California scientist, two others win Nobel for ‘totally crazy’ work on quantum physics

A man in dark polo shirt and pants seated at a desk speaks on a landline phone
John F. Clauser speaks to reporters at his home in Walnut Creek, Calif., after winning the 2022 Nobel Prize in physics with two other scientists.
(Terry Chea / Associated Press)

A Northern California scientist and two European researchers won the Nobel Prize in physics Tuesday for proving that tiny particles could retain a connection with each other even when separated, a phenomenon once doubted but now being explored for potential real-world applications such as encrypting information.

American John F. Clauser, Frenchman Alain Aspect and Austrian Anton Zeilinger were cited by the Royal Swedish Academy of Sciences for experiments proving the “totally crazy” field of quantum entanglements to be all too real. They demonstrated that unseen particles, such as photons, can be linked — or “entangled” — with each other even when they are separated by large distances.

Quantum entanglement “has to do with taking these two photons and then measuring one over here and knowing immediately something about the other one over here,” said David Haviland, chair of the Nobel Committee for Physics. “This allows us to do things like secret communication, in ways which weren’t possible to do before.”


It all goes back to a feature of the universe that baffled Albert Einstein.

Bits of information or matter that used to be next to each other but then become separated have a connection or relationship — something that can conceivably help encrypt information or teleport it from one place to another.

A Chinese satellite used these principles to create a quantum channel between the ground and space. Potentially lightning-fast quantum computers, still at the not-quite-useful stage, also rely on this entanglement. Others are even hoping to use it in superconducting material.

“It’s so weird,” Aspect said of entanglement in a call with the Nobel committee. “I am accepting in my mental images something which is totally crazy.”

Yet the trio’s experiments showed it happens in real life.

“Why this happens I haven’t the foggiest,” Clauser said during a Zoom interview from his home in Walnut Creek. “I have no understanding of how it works, but entanglement appears to be very real.”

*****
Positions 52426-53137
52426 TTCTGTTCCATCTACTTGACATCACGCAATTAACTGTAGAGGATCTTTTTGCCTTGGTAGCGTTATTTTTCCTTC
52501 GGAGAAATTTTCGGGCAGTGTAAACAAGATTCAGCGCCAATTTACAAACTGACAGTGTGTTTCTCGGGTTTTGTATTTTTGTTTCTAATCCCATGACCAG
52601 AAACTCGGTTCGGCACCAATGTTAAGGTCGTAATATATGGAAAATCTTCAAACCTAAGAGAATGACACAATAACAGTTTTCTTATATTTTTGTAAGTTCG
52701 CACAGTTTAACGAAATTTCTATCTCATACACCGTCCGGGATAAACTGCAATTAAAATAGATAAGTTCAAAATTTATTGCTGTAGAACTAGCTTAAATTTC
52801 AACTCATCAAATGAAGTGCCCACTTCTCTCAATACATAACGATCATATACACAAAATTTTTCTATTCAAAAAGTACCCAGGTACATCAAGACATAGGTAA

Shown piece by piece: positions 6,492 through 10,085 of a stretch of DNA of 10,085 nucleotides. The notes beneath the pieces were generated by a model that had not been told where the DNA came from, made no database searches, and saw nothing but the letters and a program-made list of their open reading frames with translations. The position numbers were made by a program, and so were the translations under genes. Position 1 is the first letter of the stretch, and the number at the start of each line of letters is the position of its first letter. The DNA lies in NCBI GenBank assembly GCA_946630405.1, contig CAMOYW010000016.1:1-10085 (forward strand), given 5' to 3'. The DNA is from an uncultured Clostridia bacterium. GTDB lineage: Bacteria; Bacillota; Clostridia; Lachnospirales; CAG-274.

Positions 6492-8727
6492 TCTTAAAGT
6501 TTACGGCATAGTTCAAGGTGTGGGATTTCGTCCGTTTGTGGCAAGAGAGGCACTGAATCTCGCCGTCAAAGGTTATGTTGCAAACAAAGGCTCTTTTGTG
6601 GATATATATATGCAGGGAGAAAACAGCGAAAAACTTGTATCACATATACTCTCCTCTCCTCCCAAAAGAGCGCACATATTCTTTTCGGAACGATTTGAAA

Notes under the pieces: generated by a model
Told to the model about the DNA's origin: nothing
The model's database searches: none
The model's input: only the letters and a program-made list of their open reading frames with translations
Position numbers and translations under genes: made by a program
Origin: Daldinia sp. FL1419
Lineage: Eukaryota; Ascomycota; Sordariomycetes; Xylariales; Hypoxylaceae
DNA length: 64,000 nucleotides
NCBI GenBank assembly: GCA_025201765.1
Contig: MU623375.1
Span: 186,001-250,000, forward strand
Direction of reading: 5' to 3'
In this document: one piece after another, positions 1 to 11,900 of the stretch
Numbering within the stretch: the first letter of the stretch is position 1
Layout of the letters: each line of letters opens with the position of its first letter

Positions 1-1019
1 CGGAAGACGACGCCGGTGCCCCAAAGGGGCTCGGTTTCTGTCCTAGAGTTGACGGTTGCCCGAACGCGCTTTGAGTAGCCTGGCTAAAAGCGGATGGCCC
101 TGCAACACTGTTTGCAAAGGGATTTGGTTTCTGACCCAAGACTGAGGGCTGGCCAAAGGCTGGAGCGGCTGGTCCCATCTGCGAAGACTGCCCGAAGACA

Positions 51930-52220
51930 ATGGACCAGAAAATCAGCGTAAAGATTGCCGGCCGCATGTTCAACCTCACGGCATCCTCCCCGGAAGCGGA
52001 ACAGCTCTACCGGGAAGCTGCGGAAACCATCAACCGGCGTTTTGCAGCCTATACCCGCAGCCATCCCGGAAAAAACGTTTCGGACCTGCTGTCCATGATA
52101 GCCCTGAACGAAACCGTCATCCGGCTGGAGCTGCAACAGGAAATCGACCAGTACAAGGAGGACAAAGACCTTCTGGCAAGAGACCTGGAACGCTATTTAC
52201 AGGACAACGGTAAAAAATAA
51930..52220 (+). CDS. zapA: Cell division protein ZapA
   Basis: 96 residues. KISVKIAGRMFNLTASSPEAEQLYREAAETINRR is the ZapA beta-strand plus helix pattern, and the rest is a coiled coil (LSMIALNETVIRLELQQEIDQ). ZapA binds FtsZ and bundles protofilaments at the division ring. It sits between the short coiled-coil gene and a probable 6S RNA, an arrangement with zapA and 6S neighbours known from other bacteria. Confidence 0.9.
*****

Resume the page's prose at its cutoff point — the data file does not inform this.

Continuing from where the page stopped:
His fellow laureates also said they can’t explain the how and why behind this effect. But each performed ever-more-intricate tests that prove it just is.


Clauser, 79, was awarded his share of the prize for a 1972 experiment, cobbled together with scavenged equipment, that helped settle a famous debate about quantum mechanics between Einstein and famed physicist Niels Bohr. Einstein described “a spooky action at a distance” that he thought would eventually be disproved.

“I was betting on Einstein,” said Clauser, who built a video game on a vacuum tube computer as a high school student in the 1950s. “But unfortunately, I was wrong and Einstein was wrong, and Bohr was right.”

John Clauser with a quantum mechanics experiment to test Bell's theorem in Berkeley, Calif., in 1975.
John Clauser with a quantum mechanics experiment in Berkeley, Calif., in 1975.
(Steve Gerber / Berkeley Lab via Associated Press)

Aspect said Einstein may have been technically wrong, but he deserves huge credit for raising the right question that led to experiments proving quantum entanglement.

This mind-boggling field began with thought experiments that bordered on philosophical musings about the universe.

“With my first experiments I was sometimes asked by the press what they were good for,” Zeilinger, 77, told reporters in Vienna. “And I said with pride: ‘It’s good for nothing. I’m doing this purely out of curiosity.’”

It’s good for something now. The kind of secure communication used by China’s Micius satellite — as well as by some banks — is a “success story of quantum entanglement,” said Harun Siljak of Trinity College Dublin. By using one entangled particle to create an encryption key, it ensures that only the person with the other entangled particle can decode the message and “the secret shared between these two sides is a proper secret,” he said.

At a news conference, Aspect said real-world applications like the satellite were “fantastic.”

“I think we have progress toward quantum computing. I would not say that we are close,” the 75-year-old physicist said. “I don’t know if I will see it in my life. But I am an old man.”

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Clauser, Aspect and Zeilinger have figured in Nobel speculation for more than a decade. In 2010 they won the Wolf Prize in Israel, seen as a possible precursor to the Nobel.

The Nobel committee said Clauser developed quantum theories first put forward in the 1960s into a practical experiment. Aspect was able to close a loophole in those theories, while Zeilinger demonstrated a phenomenon called quantum teleportation that effectively allows information to be transmitted over distances.

Zeilinger cautioned that it only works for tiny particles.

“It is not like in the ‘Star Trek’ films [where one is] transporting something, certainly not the person, over some distance,” he said.

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A week of Nobel Prize announcements kicked off Monday with Swedish scientist Svante Paabo receiving the award in medicine for unlocking secrets of Neanderthal DNA that provided key insights into our immune system.

The prize for chemistry will be awarded Wednesday and literature on Thursday. The 2022 Nobel Peace Prize will be announced Friday and the economics award the following Monday.

The prizes carry a cash award of 10 million Swedish kronor (nearly $900,000) and will be handed out on Dec. 10. The money comes from a bequest by the prize’s creator, Swedish inventor Alfred Nobel, who died in 1896.